Mosley defends new rules
FIA president Max Mosley said on Friday that the sport will have to wait until the first few races have been run before declaring the new regulations a success.

New rules were brought in this season aimed at slowing the cars to improve safety by extending engine life to reduce engine power and reducing the grip gained from aerodynamics and tyres.

But with Vitantonio Liuzzi only finishing around 1.5 seconds slower than last year's pole position time in the opening practice session, the cars look set to remain at similar performance levels to last year.

The FIA has been criticised for pushing through the new regulations, which are also aimed at reducing costs, but in an official Q&A, released by the FIA, Mosley insisted the governing body had not acted in a dictatorial manner.

"The tyre and aerodynamic rules for 2005 and 2006 were agreed unanimously by the teams, the engines by a large (7 to 3) majority and the tyre companies, also, are pleased," Mosley stated. "They will be bringing (we are told) 4 sets per car to a race compared to 19 sets per car last year. All rules can be criticised, but we must wait for a few races before we can be sure if we and the teams which supported us were right."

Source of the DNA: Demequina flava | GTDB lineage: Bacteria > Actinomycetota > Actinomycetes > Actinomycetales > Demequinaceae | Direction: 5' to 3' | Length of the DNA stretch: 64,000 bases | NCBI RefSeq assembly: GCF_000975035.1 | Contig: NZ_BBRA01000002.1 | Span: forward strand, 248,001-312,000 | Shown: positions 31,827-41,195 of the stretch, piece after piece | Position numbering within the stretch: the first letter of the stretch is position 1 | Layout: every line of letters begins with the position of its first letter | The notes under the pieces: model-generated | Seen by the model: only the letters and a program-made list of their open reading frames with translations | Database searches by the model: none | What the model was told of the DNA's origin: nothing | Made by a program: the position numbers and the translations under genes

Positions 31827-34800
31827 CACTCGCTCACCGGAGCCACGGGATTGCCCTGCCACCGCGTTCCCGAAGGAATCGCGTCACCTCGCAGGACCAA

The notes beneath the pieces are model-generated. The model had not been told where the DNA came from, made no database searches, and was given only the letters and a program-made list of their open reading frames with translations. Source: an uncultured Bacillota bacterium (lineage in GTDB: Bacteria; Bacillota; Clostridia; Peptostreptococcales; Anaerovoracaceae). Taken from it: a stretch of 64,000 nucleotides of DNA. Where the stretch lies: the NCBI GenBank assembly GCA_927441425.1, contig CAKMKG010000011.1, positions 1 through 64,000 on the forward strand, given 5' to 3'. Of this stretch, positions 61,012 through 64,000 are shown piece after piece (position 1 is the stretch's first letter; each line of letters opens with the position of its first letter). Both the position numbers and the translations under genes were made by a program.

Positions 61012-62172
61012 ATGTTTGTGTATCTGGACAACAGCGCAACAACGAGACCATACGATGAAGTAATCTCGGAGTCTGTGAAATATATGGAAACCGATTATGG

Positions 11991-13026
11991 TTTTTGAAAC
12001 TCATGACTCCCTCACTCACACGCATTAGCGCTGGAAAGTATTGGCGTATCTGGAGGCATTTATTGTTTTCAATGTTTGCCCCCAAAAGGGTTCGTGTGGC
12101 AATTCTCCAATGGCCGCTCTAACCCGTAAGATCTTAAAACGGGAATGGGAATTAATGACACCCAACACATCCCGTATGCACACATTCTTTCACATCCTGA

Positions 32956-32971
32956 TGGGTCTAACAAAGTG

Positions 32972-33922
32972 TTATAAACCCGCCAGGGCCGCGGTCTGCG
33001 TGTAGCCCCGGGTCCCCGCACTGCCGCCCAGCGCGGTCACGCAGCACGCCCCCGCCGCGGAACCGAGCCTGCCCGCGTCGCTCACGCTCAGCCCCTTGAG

The rules were introduced with the assistance of Formula One's Technical Working Group, and the biggest sticking point in discussions was over the FIA's demands for long-life engines and, ultimately, a change in cylinder size.

But Mosley defended their plans and added: "Up to now it has always been the chassis engineers who have had to cope with restrictions. The engines were sacrosanct.

"But restrictions were necessary to slow the rate of increase in power. Don't forget that back in 1994/5 we were told by the engine builders that 'the laws of physics' would prevent a 3-litre engine going much above 600 horsepower.

"A very helpful side-effect is that commercial engine builders will be able to supply engines for the new formula which will be at, or very close to, the level of performance of even the highest-spending major manufacturer."

This year the 3-litre V10 engines currently used must last for two races before being replaced and next season teams will have to introduce all-new 2.4-litre V8 engines which should radically reduce power.
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